Last Updated on May 1, 2020
As you drive your car on the road, it provides a great deal of stability and comfort when it is in good working condition. The suspension assembly is responsible for maintaining this kind of comfortable stability in the vehicle. The two specific components that help make this happen are the shocks and/or struts. The reason you don’t feel any bouncing or shaking as you drive your vehicle is due to these components. However, vehicles are only made with one of these components attached to each wheel. You will never find both components attached to a wheel together.
You cannot alter the suspension system of your vehicle to accommodate one component over the other. You must use whichever component your suspension system was built for. That is why so many people use the words “struts” and “shocks” interchangeably because they both serve the same general purpose. But there is actually a big difference between the two components which must be addressed. If you ever have problems with your suspension and notice bouncing in your car’s movements, then you need to know whether it is a problem with your shocks or struts.
Below is a description of the differences between them.
What are Struts?
Struts are not just a portion of the suspension assembly. They make up the entire suspension assembly of the vehicle. In other words, struts get mounted onto the vehicle’s chassis, making it a structural component of the suspension. The struts have a similar function as the shocks because they also reduce bounciness and shakiness in the vehicle. But the struts have a second function in addition to that. The steering system relies on struts because they assist with the alignment angles. This means the steering system uses the struts as pivot points. Whenever you need to get new struts, you will also need to get an alignment done on the wheels. For this reason, struts will usually cost more money than shocks.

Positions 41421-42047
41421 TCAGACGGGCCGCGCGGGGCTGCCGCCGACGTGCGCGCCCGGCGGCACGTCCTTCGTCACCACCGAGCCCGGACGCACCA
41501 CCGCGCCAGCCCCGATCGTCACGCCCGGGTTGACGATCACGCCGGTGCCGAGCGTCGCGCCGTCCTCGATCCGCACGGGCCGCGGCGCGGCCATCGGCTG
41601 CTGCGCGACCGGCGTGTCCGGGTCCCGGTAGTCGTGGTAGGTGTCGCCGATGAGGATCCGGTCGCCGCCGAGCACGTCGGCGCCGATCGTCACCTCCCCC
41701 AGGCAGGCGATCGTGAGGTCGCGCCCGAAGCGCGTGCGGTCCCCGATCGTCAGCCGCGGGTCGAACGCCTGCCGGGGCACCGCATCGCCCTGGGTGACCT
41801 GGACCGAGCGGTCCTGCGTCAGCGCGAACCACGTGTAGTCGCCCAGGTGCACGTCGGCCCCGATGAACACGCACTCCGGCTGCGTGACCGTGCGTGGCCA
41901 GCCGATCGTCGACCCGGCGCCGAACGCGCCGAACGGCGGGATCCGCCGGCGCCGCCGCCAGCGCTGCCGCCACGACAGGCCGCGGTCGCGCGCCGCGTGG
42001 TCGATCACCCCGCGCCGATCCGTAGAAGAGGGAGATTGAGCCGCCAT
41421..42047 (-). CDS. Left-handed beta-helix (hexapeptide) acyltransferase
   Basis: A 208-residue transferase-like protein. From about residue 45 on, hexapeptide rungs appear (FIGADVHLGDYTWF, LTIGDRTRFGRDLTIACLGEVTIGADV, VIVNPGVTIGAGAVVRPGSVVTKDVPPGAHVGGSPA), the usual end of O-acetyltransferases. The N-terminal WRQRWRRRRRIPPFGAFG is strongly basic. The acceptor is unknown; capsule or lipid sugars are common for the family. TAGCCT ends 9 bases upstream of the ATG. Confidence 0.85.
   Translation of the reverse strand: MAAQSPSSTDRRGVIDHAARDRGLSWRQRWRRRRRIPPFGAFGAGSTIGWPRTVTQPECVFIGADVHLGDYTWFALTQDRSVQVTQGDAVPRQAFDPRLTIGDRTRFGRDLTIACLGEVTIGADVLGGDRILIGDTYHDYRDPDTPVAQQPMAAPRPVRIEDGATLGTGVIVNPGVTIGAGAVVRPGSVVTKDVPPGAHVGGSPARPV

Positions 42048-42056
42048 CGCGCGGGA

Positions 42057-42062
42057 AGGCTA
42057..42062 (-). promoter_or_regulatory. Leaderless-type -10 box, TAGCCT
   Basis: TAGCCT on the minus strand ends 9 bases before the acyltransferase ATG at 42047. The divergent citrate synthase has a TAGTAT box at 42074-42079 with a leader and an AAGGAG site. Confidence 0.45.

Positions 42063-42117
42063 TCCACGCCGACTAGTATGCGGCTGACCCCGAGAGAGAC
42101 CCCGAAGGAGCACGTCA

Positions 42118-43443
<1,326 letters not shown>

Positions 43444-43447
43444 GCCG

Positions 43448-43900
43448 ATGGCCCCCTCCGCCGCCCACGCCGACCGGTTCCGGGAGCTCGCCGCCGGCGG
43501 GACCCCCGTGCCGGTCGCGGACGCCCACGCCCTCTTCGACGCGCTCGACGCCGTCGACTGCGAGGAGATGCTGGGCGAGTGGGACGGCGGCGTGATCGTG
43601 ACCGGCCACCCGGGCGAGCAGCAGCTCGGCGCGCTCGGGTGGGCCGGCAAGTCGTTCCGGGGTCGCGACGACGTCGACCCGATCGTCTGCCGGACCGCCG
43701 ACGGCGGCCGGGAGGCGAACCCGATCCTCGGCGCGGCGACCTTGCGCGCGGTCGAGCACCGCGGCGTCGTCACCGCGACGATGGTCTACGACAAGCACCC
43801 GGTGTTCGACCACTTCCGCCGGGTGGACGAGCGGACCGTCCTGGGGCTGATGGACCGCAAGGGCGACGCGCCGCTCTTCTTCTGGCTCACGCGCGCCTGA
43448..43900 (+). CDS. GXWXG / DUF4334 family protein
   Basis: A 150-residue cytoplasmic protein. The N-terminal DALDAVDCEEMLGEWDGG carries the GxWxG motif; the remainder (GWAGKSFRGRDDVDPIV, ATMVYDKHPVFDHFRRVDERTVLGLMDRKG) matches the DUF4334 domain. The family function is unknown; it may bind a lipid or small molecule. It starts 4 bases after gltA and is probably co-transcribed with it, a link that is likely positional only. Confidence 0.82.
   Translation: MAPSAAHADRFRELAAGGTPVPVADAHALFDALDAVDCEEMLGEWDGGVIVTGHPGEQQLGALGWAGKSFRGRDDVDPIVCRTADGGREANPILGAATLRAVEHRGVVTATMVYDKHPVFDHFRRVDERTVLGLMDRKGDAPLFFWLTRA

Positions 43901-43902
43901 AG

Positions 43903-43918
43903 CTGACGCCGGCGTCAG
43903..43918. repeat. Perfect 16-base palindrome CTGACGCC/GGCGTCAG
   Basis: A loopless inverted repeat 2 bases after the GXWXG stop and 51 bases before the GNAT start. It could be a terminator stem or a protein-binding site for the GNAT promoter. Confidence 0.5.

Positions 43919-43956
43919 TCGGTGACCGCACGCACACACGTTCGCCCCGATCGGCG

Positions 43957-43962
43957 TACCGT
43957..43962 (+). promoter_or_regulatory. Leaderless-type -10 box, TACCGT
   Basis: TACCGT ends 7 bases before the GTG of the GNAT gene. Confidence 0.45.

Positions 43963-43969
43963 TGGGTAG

What Are Shocks?
Shocks, also known as shock absorbers, are a component which makes up a portion of the suspension assembly in a vehicle. The main purpose of a shock absorber is to reduce the bouncing and shakiness experienced in the vehicle, especially when you drive over bumps and potholes. The piston rod and piston give resistance to the hydraulic fluid so that the suspension movement can be controlled. This allows the driver to handle the vehicle much better as they drive. It also enhances the quality of the riding experience for them and the other passengers of the vehicle. As long as the suspension movement is limited as much as possible, this type of driving experience can be sustained.